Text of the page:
GRI Predicts Technology Will Enable Producers to Meet Demand Growth
Major improvements in well productivity from new technology and
higher success rates in gas drilling will help producers meet
anticipated robust growth in U.S. gas demand over the next two
decades, according to a Gas Research Institute study.
"U.S. Oil And Gas Drilling Costs: Historical Trends And A Look
Into The New Millennium" (GRI-98/0137) concludes that producers
will meet the expected growth in consumption with drilling levels
and expenditures that remain well below historic highs. GRI
projects a 2% annual increase in U.S. gas consumption over the next
two decades, from the current 21.5 Tcf to more than 31 Tcf in 2015.
Increased offshore drilling is expected to make a major
contribution in meeting growing gas demand. GRI projects
ultra-deep-water drilling will increase from 3% of total offshore
activity in 2000 to 24% in 2015. During this period, the average
cost per foot of drilling offshore wells is expected to remain
relatively flat, although the mix of water depths will change. The
average cost of drilling at any specific water depth is projected
to decrease because of technology improvements.
"Technology is critical to drilling economics, and advances in
drilling technology are allowing drillers to work much smarter,"
said John Cochener, who announced the GRI findings last week at the
annual Offshore Technology Conference in Houston. "Technologies
that improve drilling efficiencies reduce the required drilling
time, resulting in lower costs. Rigs that reduce drilling time are
also able to drill more wells, thus alleviating the need for
"This means that drilling productivity improvements and higher
drilling success rates can be expected to partially offset
anticipated increases in expenditures normally associated with
growth in drilling footage."
Major technology advances cited in the study include 3D seismic
and improved drills bits and fluids.
Among the study's other key findings:
Drilling costs account for about one-third of the total cost of
finding and developing new onshore gas resources and about 40% of
the cost of new offshore resources.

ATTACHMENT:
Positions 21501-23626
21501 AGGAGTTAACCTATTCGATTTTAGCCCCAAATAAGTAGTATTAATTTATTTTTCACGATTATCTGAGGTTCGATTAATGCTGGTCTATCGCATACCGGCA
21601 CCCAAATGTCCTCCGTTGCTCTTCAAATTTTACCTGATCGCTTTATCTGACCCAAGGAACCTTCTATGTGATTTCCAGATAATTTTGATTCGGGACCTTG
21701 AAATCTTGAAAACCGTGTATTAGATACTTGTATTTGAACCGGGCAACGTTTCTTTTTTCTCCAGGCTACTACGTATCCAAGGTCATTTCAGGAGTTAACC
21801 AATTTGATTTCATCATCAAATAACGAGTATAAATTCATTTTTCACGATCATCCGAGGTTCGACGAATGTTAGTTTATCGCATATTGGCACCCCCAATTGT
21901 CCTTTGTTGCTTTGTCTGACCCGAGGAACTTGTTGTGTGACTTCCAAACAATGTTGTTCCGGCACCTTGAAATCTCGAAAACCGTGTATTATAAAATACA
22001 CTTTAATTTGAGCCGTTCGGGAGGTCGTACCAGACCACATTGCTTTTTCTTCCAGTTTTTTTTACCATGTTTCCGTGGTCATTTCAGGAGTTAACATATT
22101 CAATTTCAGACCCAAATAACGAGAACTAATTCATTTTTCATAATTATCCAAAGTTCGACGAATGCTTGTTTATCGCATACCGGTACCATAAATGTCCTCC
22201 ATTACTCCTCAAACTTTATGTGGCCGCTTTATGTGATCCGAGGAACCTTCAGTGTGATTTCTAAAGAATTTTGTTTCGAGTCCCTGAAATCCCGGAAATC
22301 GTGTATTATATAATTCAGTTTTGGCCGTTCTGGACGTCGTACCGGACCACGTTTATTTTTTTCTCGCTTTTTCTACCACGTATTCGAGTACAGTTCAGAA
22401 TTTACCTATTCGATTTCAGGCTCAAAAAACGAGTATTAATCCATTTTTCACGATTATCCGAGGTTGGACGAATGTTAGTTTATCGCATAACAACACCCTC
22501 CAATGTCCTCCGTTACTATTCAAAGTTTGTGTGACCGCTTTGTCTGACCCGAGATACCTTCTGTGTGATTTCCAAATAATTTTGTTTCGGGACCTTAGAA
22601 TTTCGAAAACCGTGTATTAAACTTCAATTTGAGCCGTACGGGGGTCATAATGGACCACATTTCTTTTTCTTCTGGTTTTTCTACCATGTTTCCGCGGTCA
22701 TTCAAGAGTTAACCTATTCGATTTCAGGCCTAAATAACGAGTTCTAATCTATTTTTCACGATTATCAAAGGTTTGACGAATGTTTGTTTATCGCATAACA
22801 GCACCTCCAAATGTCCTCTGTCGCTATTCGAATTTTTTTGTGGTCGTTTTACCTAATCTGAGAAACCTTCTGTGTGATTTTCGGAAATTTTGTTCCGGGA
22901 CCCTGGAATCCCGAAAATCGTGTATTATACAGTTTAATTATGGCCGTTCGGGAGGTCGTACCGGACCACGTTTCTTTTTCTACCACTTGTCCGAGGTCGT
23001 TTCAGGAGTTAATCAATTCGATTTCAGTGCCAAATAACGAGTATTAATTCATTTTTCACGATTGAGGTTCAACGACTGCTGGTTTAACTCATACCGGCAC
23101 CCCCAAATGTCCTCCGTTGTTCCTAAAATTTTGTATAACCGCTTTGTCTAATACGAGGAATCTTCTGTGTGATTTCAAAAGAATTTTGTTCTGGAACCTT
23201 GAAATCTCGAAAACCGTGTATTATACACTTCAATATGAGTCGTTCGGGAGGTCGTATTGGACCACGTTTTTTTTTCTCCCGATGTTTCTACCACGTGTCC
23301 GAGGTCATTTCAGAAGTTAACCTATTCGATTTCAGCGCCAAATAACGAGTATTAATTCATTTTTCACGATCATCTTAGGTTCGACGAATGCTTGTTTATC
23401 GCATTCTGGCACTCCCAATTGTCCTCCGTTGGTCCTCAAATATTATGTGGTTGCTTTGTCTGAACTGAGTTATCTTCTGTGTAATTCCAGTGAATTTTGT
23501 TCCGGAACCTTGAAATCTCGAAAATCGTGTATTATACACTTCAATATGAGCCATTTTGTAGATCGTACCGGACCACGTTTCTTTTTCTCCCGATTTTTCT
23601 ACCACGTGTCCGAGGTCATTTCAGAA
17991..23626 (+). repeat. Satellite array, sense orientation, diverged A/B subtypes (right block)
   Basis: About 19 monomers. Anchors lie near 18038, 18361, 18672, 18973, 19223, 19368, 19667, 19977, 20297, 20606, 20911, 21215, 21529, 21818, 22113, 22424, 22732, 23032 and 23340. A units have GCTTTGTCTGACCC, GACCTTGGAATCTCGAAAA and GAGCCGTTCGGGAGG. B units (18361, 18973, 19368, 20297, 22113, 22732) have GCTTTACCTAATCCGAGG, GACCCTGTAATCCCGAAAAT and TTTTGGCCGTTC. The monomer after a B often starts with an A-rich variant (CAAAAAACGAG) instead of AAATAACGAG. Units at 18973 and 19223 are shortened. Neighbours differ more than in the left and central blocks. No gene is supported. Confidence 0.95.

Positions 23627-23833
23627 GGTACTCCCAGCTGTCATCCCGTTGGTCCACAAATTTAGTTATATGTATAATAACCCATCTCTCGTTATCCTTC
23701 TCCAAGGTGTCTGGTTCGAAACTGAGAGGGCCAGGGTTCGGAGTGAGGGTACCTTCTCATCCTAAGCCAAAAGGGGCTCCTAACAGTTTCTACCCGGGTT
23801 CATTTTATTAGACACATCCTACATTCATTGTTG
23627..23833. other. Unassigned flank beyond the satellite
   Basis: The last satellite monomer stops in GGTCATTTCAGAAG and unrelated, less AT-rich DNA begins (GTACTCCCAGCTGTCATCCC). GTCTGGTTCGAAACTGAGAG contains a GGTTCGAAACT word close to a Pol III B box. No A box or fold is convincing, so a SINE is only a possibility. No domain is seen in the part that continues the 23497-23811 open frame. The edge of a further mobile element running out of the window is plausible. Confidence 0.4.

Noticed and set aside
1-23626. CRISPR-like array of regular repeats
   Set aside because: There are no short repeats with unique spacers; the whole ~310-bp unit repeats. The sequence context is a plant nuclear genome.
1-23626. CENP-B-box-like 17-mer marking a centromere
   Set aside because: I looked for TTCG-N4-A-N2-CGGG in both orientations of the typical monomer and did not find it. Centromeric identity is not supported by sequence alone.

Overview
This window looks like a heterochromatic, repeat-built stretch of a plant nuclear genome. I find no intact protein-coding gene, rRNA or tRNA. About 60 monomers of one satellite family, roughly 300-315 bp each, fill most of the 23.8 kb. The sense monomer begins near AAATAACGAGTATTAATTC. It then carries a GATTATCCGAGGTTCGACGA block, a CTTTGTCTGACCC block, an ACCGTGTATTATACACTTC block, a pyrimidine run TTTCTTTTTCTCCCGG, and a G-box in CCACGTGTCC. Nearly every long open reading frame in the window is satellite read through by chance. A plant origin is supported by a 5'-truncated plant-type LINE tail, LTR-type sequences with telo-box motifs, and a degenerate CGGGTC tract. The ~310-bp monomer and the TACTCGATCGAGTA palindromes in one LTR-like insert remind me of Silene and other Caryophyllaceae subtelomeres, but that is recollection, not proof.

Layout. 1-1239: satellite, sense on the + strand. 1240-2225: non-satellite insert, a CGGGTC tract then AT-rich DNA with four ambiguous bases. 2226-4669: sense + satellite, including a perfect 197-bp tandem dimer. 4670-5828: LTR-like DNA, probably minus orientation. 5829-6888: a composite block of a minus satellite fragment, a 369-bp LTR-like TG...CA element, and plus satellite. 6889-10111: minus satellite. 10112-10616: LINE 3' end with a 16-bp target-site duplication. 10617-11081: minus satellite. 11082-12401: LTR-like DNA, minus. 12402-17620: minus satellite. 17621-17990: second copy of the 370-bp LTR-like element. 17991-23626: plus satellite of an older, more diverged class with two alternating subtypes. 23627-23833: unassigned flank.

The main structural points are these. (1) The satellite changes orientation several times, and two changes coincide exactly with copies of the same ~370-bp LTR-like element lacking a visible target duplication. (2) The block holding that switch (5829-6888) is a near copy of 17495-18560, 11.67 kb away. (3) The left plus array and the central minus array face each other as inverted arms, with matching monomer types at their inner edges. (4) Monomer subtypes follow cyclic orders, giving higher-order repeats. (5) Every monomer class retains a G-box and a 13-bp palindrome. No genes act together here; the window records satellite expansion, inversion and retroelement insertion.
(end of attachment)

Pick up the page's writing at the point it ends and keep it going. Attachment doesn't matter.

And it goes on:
Total onshore and offshore drilling expenditures will increase
slowly during the 17-year projection period, growing from $16.4
billion in 1997 to $24.4 billion in 2015.
Combined improvements in drilling success rates and drilling rig
efficiency will allow the current onshore drilling fleet to meet
drilling requirements through 2007, without substantial new rig
construction. As a result, drilling day rates are expected to
remain below rig-replacement costs in the near-term.
GRI forecasts drilling efficiency (measured in annual drilling
footage per active onshore rig) will improve at an average of 1.5%
per year, which is consistent with the past three decades. Drilling
costs per foot for each onshore depth interval are expected to
increase slowly. Because the depth of the typical well will
increase by 500-600 feet, the general trend will be to higher
drilling costs per well.
GRI's projections of future drilling activity and costs are
based on an analysis of historical data that identified five
"mega-trends" that shape the cost of drilling:
Drilling activity drives drilling costs. The level of drilling
activity accounts for about 70% of changes in drilling costs.
Hence, drilling costs can be expected to rise as activity levels
increase. This is particularly true during short-term cyclical
spikes in activity.
Increases in oil and gas prices translate directly into higher
drilling costs. Rising oil and gas prices spur drilling of
additional marginal wells. These wells drive up drilling costs
because they are deeper or located in more difficult environments,
making them more expensive to drill. Higher oil prices also lead to
increases in drilling costs because energy costs are a major
component of total drilling costs.
A declining rig population creates a tighter market for
available rigs, triggering upward pressure on day rates. The U.S.
onshore rig population has been declining since 1981. Until rig day
rates increase sufficiently to justify significant new investment
in rig construction, the market will continue to become tighter for
rigs. Ultimately, this will lead to higher rig rates and drilling
A tight rig market is needed over a sustained period to achieve
day rates that justify investments in new equipment. At year-end
1998, onshore rig rates were well below the break-even point needed
to justify new rig construction. In a tight market for rigs, days
rates are likely to increase until they reach levels that trigger
new equipment investments. Between late 1996 and early 1998,
certain offshore rig rates increased briefly to levels required to
justify the limited new construction now under way. Much of the
rate increase was attributable to new deep and ultra-deepwater
prospects requiring new or upgraded drill ships to develop
Joe Fisher, Houston